This Day In History

  • 1691 Castleton’s Regiment (later 1st East Lancashires) embarks at Portsmouth for active service in Flanders as part of the largest English Army sent abroad since the days of Henry the Eighth.
We are funded almost entirely by voluntary contributions.

Please help by clicking the buttons below.

Donate to us through BT MyDonate

Private John McDermond VC

John McDermond VC photographed in 1858 after his promotion to Corporal. He is wearing his Crimean War Medal with three clasps, the Victoria Cross, and the French Medaille Militaire

John McDermond VC photographed in 1858 after his promotion to Corporal. He is wearing his Crimean War Medal with three clasps, the Victoria Cross, and the French Medaille Militaire

John McDermond was probably born in Clackmannan in 1828. He was attested into the 47th (The Lancashire) Regiment in Glasgow in October 1846

He won the first VC to be awarded to a member of the 47th Regiment at the Battle of Inkerman during the Crimean War.

The Commanding Officer of the 47th, Lieutenant Colonel O’Grady Haly, led a charge against an attacking Russian column. After cutting down three, he was himself unhorsed, bayonetted in the leg, and surrounded by the enemy. Seeing his plight, several soldiers rushed to his aid and McDermond, standing over his Colonel , killed the man who had wounded him and fought off the Russians while Haly was helped back to the British line.

John McDermond’s award of  the Victoria Cross was posted in the London Gazette on 24 February 1857. He was presented with his medal by Major General Sir James Scarlett on the parade ground at Southsea, Hampshire, on 12 March 1858.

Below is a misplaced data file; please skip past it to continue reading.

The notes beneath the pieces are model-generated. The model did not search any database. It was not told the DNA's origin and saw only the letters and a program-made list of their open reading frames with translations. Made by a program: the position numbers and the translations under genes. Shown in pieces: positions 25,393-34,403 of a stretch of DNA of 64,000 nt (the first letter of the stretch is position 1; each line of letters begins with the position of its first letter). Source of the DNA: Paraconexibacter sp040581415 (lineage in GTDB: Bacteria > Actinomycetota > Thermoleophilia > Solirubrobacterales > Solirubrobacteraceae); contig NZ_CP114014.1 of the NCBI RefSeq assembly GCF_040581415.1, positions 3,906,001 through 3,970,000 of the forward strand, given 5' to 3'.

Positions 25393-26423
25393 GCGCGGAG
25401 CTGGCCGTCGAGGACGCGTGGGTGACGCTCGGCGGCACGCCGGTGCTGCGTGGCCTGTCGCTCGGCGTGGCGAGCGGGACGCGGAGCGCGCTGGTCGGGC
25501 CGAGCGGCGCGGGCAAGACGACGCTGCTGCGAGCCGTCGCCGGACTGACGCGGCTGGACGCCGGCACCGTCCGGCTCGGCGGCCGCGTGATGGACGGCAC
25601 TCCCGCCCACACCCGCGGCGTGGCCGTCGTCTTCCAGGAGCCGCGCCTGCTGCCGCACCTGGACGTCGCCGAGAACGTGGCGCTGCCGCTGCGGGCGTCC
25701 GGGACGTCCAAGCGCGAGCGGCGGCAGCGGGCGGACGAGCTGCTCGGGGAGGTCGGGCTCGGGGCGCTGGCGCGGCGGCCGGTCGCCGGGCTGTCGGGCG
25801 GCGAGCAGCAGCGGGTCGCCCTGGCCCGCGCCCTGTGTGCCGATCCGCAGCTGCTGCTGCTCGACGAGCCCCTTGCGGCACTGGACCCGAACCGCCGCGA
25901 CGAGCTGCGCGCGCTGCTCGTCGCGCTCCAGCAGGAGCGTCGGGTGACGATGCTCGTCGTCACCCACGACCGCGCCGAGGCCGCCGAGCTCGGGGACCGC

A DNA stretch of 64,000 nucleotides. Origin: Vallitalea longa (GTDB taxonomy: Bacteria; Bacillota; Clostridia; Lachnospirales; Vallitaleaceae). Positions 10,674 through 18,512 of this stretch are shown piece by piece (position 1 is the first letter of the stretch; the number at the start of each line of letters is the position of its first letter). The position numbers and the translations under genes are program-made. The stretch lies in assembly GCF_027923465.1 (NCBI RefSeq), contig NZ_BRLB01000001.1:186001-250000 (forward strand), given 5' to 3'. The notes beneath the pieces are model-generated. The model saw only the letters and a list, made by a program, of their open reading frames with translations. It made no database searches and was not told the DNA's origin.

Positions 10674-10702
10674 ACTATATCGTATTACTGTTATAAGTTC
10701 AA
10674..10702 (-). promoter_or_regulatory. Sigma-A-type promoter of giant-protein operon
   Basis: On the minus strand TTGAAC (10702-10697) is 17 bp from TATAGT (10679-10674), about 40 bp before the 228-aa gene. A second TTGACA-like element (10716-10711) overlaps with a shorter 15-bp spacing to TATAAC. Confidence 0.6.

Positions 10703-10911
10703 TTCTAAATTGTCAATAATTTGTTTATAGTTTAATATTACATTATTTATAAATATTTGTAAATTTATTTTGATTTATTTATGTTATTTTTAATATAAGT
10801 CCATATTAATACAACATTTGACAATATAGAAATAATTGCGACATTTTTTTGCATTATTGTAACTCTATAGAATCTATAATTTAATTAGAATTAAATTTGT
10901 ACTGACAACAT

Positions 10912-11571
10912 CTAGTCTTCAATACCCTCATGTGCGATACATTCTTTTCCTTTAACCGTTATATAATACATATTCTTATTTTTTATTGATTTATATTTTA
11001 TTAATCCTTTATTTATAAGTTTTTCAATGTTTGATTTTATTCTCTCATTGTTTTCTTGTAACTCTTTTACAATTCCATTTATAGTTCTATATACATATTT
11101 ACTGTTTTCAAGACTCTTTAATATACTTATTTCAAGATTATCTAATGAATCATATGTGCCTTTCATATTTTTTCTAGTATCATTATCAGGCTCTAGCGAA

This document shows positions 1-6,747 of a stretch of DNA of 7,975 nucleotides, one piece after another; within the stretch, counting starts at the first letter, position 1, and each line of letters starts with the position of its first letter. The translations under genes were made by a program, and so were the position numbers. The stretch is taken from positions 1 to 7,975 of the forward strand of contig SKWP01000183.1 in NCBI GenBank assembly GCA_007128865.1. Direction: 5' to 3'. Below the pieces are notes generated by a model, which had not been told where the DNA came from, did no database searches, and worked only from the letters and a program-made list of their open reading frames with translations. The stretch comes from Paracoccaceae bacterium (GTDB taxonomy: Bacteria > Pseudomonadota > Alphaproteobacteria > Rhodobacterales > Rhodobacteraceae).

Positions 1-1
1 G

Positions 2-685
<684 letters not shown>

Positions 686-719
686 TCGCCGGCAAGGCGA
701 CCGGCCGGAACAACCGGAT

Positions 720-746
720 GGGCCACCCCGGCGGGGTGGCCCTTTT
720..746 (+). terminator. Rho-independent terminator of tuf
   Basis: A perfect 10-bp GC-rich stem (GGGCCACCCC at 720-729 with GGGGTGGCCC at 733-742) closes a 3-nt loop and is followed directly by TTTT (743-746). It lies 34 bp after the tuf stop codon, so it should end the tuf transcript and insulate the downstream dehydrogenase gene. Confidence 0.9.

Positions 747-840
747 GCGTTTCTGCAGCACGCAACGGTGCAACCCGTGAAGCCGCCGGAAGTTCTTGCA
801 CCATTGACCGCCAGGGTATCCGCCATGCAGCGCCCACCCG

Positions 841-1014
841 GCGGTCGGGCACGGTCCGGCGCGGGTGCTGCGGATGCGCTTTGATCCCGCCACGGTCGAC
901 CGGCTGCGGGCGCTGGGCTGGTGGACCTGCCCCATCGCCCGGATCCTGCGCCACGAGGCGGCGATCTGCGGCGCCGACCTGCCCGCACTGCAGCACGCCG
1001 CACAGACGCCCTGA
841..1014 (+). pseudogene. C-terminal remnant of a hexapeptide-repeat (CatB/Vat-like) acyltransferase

McDermond served with the 47th for just under 16 years, seeing overseas service in the Ionian Islands, Malta, Turkey, Gibraltar and Canada. He was invalided out of the Army in 1862, aged 34, after being injured on board ship while in transit to Canada.

John McDermond appears to have had a difficult life after leaving the army. He died in  Glasgow, of Typhus, just four years later, in 1866, leaving destitute a wife and two very young children, the youngest of whom was born just weeks before his death. He is buried in an unmarked grave in the Eastern Necropolis, Glasgow.

The location of his Victoria Cross is not known. However, in December 2015, a metal detectorist unearthed what appears to be a Victoria Cross medal from the mud of the Thames foreshore in London. It bears the date of the Battle of Inkerman – 5 November 1854. Only two Inkerman VC’s are unaccounted for. If genuine, there is therefore a 50% possibility that this medal is John McDermond’s. The Thames VC is currently held in the Museum of London.

Privat McDermond saves his Colonel and wins the VC at Inkerman

Private John McDermond defending his fallen Colonel at the Battle of Inkerman. This portrait hangs in the Regimental Council Chamber of the Lancashire Infantry Museum